Pet names: ways of showing friendliness
In Britain there we have a funny habit that will either make you wonder what on earth is going on, or make you feel right at home! ‘Pet names’, have developed across each part of each of the countries. These are little terms of endearment, and can be used in public, by anyone, at almost any time.
You’ll hear the little old lady/man in the local shop say “There you go love” as they hand you your biscuits, though you’ve never been to their shop before, hairdressers and waitresses will greet you with “Hello my love” or “Hi hon’”, and strangers will say “Cheers sweetie!” if you do something to help; Boys will call to each other “Alright mate!” (even if they’ve never met before, and aren’t mates at all!). These words are used so often in fact, that in some parts of the country, you might notice more if they are not used than when they are!
Many foreigners to Britain find these terms of endearment to strangers really eccentric when they first arrive, but grow to realize that they are simply ways of showing friendliness; and many of us miss these little terms a lot when we move elsewhere!
Differences across the country
Let’s have a look at differences across the country, starting at the top!
North England: Duck, My lovely, lovey, petal, flower
South England: Love, darlin’, sweetie, treacle, poppet
Contexts in which to use Pet names…
I find that usually people who deal with a lot of general public will use these words just as a natural part of speech: waitresses, shop keepers, hairdressers, car mechanics, builders, workmen. People in professional environments tend not to use them so much! It's a kind of casual language, but people who work in environments where there's no need to be formal, will just use them in every part of life, with friends, family and probably with you, if you are ever in Britain!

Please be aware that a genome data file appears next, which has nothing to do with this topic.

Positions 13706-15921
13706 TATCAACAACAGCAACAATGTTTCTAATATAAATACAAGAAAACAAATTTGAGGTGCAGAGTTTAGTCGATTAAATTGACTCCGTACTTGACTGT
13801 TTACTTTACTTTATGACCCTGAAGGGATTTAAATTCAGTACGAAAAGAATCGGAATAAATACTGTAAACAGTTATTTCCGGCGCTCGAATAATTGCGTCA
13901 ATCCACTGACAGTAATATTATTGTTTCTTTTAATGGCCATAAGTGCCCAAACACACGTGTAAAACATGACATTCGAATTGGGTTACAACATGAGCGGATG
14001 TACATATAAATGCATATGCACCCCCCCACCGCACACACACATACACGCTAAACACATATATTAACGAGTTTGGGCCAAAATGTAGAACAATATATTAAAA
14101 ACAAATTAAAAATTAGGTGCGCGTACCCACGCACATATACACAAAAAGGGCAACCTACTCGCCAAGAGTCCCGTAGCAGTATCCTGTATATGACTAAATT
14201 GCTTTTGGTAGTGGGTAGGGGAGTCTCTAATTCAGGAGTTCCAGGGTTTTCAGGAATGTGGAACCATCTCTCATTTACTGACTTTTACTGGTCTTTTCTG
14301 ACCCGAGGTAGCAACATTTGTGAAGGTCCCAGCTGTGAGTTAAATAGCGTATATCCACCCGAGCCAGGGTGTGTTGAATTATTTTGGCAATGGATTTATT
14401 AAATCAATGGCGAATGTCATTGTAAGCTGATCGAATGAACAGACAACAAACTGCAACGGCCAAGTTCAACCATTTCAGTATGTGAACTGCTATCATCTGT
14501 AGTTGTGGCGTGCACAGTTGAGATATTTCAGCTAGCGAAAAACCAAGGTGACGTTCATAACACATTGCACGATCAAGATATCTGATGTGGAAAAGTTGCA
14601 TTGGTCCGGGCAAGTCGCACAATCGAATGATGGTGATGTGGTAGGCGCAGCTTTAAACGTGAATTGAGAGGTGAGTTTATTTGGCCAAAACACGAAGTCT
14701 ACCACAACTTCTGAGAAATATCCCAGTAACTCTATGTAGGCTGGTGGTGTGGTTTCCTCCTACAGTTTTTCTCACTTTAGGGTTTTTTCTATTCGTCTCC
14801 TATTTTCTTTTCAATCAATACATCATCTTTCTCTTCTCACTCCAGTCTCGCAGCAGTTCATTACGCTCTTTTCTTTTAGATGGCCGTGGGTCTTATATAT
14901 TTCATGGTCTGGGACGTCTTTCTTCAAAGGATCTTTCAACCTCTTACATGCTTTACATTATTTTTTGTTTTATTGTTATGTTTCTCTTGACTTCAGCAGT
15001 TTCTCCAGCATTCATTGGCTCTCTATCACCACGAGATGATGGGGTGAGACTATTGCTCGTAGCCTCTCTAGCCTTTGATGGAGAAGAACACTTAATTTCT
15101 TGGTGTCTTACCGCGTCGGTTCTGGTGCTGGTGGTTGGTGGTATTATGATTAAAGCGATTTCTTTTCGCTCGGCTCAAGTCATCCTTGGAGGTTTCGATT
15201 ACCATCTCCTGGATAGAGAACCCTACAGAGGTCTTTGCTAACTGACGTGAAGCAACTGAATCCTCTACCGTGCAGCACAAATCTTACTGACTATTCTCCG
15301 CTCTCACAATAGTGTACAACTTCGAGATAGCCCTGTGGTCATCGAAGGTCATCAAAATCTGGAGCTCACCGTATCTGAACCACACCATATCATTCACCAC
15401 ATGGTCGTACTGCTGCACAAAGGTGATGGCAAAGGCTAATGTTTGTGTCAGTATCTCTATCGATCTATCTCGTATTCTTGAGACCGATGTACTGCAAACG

So the rules on using these words are, only when you feel comfortable! How you use them and how often are really just a reflection of personal taste. Some people use them all the time (e.g. shop keepers/ waitresses), others, just when they feel like it, or around friends (which is what I usually do!). Avoid using them in professional environments, such as at business meetings, although, even here, you may not always be safe from hearing them!
Advice for you…
So the rules on using these words are, only when you feel comfortable! How you use them and how often are really just a reflection of personal taste. Some people use them all the time (e.g. shop keepers/ waitresses), others, just when they feel like it, or around friends (which is what I usually do!). Avoid using them in professional environments, such as at business meetings, although, even here, you may not always be safe from hearing them! Oh, and one last thing, when talking to boy to boy… stick with ‘mate’, ‘fella’, or ‘chief’! Not many boys will appreciate being called ’love’ by another boy.
英国人还喜以动物称人，意思不雅的不论，常见的便有bird。常常听酒吧同事谈到谁谁谁的bird长得sexy，谁谁谁最近又吊了个bird。互相之间问话也会说：“Is that one your bird?”在Newcastle和Cathy过千禧，元旦凌晨两点蜷在沙发里看电视，看到女王和众高官贵宾挽手共唱《友谊地久天长》，女王陛下却挽错了手，CATHY就笑骂：“That silly old bird!”Cow也是很常用的一个字，却是仅有贬义的了。
也在那个关于文化冲击的讲座里，我们的国际办公室的负责人说他上大学的地方好称人为duck。他说大学三年，算是习惯了当duck，要叫别人却是怎么也叫不出口。无独有偶，两月后我找到新工作，同事一个女孩便爱亲亲热热叫我pet，有事无事来问候一句“Are you alright, pet?”耳朵遂发麻，自觉还是当duck的滋味好一些些。